New guidelines on gender stereotyping in adverts may make the “man child” disappear
An unnamed man is standing in the kitchen, whistling. He is cracking eggs to make breakfast – but he is doing it badly. The first, cracked on the side of his cooker, ends up all over his hob. The second, cracked on the edge of a glass bowl, misses spectacularly – yolk and shell spread across the counter. The third lands on the floor. Is this man drunk? Does he have an undiagnosed condition tragically affecting his hand-eye coordination? No, he’s just a normal man, acting like every normal man does. At least, in adverts.
“Men Can’t Keep House” is a TV Trope that has plagued advertising for decades. In an advert for the American fast food chain Carl’s Jr., a man is seen cracking eggs abysmally before a narrator declares: “Without us, some guys would starve”. Products in the cooking, cleaning, and caring industries are frequently advertised with similar tropes: Branston Pickle says men can’t bake cakes, Persil claim men can’t use washing powder without spilling it all over the floor, and Oven Pride has been advertised with the slogan “So easy, a man can do it”.
As far as sexism goes, the “bumbling bloke” trope is far (far, far, far, far) from the world’s biggest problem. The reason marketers and audiences find humour in it is precisely because men have traditionally been presented as cool, collected, and in charge – this is a subverted trope. Yet although complaining about the trope in itself veers in to “meninist” territory, the trope also negatively affects women by presenting a world in which only they can run the household and do the chores. Last year, the Advertising Standards Authority (ASA) conducted a report that found gender stereotypes in adverts “can lead to mental, physical and social harm which can limit the potential of groups and individuals”.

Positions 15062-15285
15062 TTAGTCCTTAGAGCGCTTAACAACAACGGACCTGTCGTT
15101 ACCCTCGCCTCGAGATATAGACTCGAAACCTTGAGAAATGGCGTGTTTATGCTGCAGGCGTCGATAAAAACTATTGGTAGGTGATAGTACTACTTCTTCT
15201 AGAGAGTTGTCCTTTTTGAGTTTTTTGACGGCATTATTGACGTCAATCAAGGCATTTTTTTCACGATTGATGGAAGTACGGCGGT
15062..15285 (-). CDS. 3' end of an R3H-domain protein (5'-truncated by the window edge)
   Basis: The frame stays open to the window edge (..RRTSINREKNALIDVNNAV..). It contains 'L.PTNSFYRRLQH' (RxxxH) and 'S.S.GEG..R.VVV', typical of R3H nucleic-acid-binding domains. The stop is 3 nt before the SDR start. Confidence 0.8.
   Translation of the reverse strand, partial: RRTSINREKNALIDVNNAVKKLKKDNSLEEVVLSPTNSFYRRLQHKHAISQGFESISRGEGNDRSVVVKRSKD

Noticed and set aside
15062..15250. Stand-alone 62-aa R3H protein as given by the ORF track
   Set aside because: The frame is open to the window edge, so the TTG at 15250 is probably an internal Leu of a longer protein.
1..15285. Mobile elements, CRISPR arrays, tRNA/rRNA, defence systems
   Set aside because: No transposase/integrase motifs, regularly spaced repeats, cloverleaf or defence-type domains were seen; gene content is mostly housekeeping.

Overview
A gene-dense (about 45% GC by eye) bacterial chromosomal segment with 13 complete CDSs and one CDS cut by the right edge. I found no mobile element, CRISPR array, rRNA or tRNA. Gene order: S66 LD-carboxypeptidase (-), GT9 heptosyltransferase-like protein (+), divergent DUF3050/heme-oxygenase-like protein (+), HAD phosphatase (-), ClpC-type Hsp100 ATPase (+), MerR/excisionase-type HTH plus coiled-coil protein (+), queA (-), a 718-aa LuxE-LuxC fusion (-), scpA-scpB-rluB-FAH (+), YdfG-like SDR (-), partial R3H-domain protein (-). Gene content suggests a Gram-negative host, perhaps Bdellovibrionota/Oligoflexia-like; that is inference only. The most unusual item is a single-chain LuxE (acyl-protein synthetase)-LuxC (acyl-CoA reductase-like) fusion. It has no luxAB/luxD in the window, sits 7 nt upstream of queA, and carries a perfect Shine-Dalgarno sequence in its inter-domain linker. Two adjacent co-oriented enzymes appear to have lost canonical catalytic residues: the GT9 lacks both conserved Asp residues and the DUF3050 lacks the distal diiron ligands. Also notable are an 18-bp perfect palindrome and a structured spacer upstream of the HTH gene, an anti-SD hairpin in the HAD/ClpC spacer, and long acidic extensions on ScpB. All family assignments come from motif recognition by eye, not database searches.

As a result, in July 2017 the ASA announced they would take a “tougher line” on these adverts, and for the first time the Committee of Advertising Practice (CAP) is offering guidance to advertisers on what the new stance mean in practice, and launching a public consultation on the rules.
CAP’s examples of gender portrayals with fall foul of the new rules include:
1. An ad that depicts a man with his feet up and family members creating mess around a home while a woman is solely responsible for cleaning up the mes
2. An ad that depicts a man or a woman failing to achieve a task specifically because of their gender e.g. a man’s inability to change nappies; a woman’s inability to park a car
3. An ad that belittles a man for carrying out stereotypically “female” roles or tasks
Other examples include ads which mock physiques that aren’t “stereotypically ideal”, ads which contrast a boy’s stereotypical personality (for example, daring) with a girl’s (caring), and ads which tell new mums that “looking attractive or keeping a home pristine is a priority over other factors such as their emotional wellbeing.”
The public consultation – which closes on 26 July – will decide whether the new rules on gender stereotypes are introduced to the Advertising Codes.
Is this the death of the bumbling bloke? The ASA make it clear that only gender stereotypes that “cause harm” or “serious or widespread offence” will be banned, so gender stereotypes in themselves aren’t automatically a problem. The organisation is also a regulatory body, not a pre-emptive one, so they will only enforce the rules if an advert gets a significant number of complaints. So far in 2018, the ASA has dealt with 299 cases relating to the depiction of women, and 176 regarding depictions of men.
Beyond the bumbling bloke, these new rules could help to do away with even more damaging stereotypes. In 2014, the ASA did not uphold complaints against a KFC advert in which a man was mocked for having scented candles. In reply, the man said: “You know those candles help with my anxiety… You’re a monster.” The advert equated anxiety with femininity, arguably stigmatising men with the disorder. It is unclear whether the ASA’s new rules on gender stereotyping would see this advert banned, but it is encouraging the body now has a policy acknowledging the damage these stereotypes cause.
The bumbling bloke trope isn’t going to disappear overnight, but these new regulations may mean it slowly disappears from ads. To combat damaging stereotypes that only women can and should clean, advertisements may increasingly feature men doing household tasks. In turn, this may help to normalise chores as genderless and thus improve real lives (research shows British women still do 60 per cent more housework then men). Not only will adverts now better reflect real life: they may also help to change it.